02 July 2013

When someone says its "just metadata"...

Some discussions of Snowden's NSA revelations offer reassurance that the information collected is "only metadata," arguing that the data are only used to find patterns and trends and that personal details are not retrievable.

German Green Party politician Malte Spitz has reported in the New York Times his experience in retrieving his own metadata:
In May 2010, I received a brown envelope. In it was a CD with an encrypted file containing six months of my life. Six months of metadata, stored by my cellphone provider, T-Mobile. This list of metadata contained 35,830 records...

The truth is that phone companies have this data on every customer. I got mine because, in 2009, I filed a suit against T-Mobile for the release of all the data on me that had been gathered and stored... All of this data had to be kept so that law enforcement agencies could gain access to it. That meant that the metadata of 80 million Germans was being stored, without any concrete suspicions and without cause...

Together with Zeit Online, the online edition of the weekly German newspaper Die Zeit, I published an infographic of six months of my life for all to see. With these 35,830 pieces of data, you can follow my travels across Germany, you can see when I went to sleep and woke up, a trail further enriched with public information from my social networking sites: six months of my life viewable for everybody to see what exactly is possible with “just metadata.” 

Three weeks ago, when the news broke about the National Security Agency’s collection of metadata in the United States, I knew exactly what it meant. My records revealed the movements of a single individual; now imagine if you had access to millions of similar data sets. You could easily draw maps, tracing communication and movement. You could see which individuals, families or groups were communicating with one another. You could identify any social group and determine its major actors.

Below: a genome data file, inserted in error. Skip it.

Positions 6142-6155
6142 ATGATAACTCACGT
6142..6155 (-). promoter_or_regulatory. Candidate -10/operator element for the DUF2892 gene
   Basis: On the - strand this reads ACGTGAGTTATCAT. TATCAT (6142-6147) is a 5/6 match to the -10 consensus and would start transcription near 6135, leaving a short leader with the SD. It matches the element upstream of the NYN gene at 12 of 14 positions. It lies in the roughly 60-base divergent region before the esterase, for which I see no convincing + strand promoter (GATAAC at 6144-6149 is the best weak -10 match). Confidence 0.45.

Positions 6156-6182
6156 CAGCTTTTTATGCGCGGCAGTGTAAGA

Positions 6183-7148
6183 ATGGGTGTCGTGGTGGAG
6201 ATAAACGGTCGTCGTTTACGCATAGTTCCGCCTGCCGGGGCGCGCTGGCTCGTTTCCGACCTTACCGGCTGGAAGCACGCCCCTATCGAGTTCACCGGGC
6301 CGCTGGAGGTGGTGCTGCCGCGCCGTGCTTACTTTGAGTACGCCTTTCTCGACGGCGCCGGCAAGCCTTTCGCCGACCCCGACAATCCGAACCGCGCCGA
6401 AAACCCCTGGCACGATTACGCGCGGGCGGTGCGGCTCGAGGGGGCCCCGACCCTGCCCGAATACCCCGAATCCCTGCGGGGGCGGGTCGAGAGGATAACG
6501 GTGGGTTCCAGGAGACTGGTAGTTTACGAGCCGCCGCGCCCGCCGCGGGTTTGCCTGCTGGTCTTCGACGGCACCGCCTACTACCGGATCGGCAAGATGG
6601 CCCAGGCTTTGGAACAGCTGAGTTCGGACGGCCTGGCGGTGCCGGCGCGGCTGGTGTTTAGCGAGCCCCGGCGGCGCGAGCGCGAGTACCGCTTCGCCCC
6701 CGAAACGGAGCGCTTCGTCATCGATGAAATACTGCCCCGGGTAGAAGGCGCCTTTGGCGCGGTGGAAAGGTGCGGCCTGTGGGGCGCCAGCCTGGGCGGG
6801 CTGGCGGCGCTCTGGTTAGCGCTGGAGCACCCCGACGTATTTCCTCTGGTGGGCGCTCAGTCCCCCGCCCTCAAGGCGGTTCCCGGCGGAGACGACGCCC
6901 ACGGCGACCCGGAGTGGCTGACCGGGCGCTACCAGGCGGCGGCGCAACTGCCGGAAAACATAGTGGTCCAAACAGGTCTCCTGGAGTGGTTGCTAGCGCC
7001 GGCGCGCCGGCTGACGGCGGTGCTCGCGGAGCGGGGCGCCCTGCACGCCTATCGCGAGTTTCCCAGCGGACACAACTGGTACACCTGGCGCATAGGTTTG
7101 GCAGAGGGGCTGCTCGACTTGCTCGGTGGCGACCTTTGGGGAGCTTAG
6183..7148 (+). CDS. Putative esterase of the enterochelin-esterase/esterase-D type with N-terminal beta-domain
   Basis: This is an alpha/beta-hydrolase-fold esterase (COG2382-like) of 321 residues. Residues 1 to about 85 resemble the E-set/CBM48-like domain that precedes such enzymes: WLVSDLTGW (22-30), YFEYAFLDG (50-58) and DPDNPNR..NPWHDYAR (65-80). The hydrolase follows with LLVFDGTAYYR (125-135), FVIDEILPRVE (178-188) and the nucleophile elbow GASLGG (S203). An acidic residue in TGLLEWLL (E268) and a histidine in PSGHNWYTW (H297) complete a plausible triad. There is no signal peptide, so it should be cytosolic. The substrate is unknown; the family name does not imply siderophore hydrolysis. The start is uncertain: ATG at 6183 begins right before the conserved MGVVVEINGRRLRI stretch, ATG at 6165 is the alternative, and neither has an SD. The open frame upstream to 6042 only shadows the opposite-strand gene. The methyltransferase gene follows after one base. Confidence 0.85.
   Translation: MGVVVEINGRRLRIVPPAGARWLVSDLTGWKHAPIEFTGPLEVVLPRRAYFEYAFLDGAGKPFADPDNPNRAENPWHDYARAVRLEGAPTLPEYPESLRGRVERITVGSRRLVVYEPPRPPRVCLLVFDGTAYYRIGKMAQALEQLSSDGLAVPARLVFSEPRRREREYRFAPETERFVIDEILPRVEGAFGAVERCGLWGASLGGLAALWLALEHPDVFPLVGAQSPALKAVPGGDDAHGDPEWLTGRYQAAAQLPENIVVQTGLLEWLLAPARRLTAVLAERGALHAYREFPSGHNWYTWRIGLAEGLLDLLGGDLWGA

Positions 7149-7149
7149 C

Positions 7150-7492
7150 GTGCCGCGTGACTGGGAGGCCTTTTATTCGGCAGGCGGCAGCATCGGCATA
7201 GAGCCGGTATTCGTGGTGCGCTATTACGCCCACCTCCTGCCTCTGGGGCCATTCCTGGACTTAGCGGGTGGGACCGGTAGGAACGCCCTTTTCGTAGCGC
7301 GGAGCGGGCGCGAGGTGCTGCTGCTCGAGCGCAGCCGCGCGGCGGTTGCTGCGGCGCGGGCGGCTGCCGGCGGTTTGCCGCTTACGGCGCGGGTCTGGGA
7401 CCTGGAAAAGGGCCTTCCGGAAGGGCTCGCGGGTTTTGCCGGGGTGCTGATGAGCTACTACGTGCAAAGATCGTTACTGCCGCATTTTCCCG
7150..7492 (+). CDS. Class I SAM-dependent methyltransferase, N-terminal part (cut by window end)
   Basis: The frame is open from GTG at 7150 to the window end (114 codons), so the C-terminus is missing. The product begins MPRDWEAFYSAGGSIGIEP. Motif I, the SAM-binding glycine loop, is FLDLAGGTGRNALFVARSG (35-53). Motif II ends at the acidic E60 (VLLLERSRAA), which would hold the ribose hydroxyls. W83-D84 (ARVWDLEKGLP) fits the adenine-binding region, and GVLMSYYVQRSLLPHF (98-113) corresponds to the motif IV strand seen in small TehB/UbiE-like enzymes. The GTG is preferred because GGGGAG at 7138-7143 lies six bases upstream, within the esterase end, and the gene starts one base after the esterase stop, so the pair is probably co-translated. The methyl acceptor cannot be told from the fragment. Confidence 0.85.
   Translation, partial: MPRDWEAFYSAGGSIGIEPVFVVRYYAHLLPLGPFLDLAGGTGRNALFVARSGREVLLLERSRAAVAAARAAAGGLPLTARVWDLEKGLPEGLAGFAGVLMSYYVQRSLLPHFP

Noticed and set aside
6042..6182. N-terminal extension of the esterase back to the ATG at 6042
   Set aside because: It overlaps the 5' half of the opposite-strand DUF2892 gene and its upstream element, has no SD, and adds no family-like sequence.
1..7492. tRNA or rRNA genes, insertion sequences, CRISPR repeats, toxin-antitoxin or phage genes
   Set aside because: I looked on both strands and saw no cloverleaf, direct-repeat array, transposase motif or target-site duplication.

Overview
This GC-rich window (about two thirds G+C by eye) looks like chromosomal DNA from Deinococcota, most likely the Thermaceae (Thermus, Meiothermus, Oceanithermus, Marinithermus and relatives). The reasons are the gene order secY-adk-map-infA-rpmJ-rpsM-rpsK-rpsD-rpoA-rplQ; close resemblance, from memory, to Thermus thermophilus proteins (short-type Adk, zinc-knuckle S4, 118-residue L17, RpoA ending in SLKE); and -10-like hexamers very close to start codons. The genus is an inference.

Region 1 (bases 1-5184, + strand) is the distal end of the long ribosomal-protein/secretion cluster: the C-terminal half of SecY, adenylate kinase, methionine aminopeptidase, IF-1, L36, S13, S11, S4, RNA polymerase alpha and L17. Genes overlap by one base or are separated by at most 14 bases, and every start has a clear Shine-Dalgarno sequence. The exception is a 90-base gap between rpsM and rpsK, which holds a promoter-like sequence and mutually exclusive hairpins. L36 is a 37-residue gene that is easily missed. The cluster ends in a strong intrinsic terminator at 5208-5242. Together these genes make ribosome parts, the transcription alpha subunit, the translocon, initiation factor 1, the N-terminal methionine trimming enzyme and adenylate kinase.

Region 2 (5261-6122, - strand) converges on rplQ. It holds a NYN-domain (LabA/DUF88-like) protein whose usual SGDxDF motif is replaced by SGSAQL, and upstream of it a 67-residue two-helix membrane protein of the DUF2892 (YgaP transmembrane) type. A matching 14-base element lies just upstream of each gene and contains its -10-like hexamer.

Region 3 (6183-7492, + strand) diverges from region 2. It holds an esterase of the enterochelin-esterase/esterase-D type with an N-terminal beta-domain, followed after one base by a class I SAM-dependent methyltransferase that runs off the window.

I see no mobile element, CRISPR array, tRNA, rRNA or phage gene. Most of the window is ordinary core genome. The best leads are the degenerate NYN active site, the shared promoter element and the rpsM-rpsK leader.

All of this is possible without knowing the specific content of a conversation, just technical information — the sender and recipient, the time and duration of the call and the geolocation data. 
I can't embed the infographic, which is here.


  1. You must have missed Kieran Healey's essay on identifying Paul Revere as the most connected man in colonial Boston, simply by analyzing group memberships and associations.

  2. Three things:

    First, I have heard that Snowden JOINED the NSA so he could steal this stuff.

    Second, Russia said that they would give Snowden asylum, IF he stopped releasing stuff, and he said no.

    Third, people are so shocked at what the Government is doing in this area, but they always forget that this stuff is coming from private companies, who record a LOT more stuff and in a lot more detail. There are so many citizens of the United States that the Government cannot record everything. Private companies though are only concerned about a small percentage of the US population (at most around 10%, and usually closer to, or less then 1%), and so they can gather more information about a smaller number of people. I would much rather have the Government gather this data, rather then private companies, because with private companies they are only concerned about themselves, and to the devil with everyone and everything else, but on the other hand, the Government is at least concerned about the maximum number of people within the nation.

  3. @DaBris: Yes, unchecked government power is always the best thing for all citizens. I can't think of any instances in history where an unchecked government agency used its power in ways that harmed one or more of its citizens, can you?


Related Posts Plugin for WordPress, Blogger...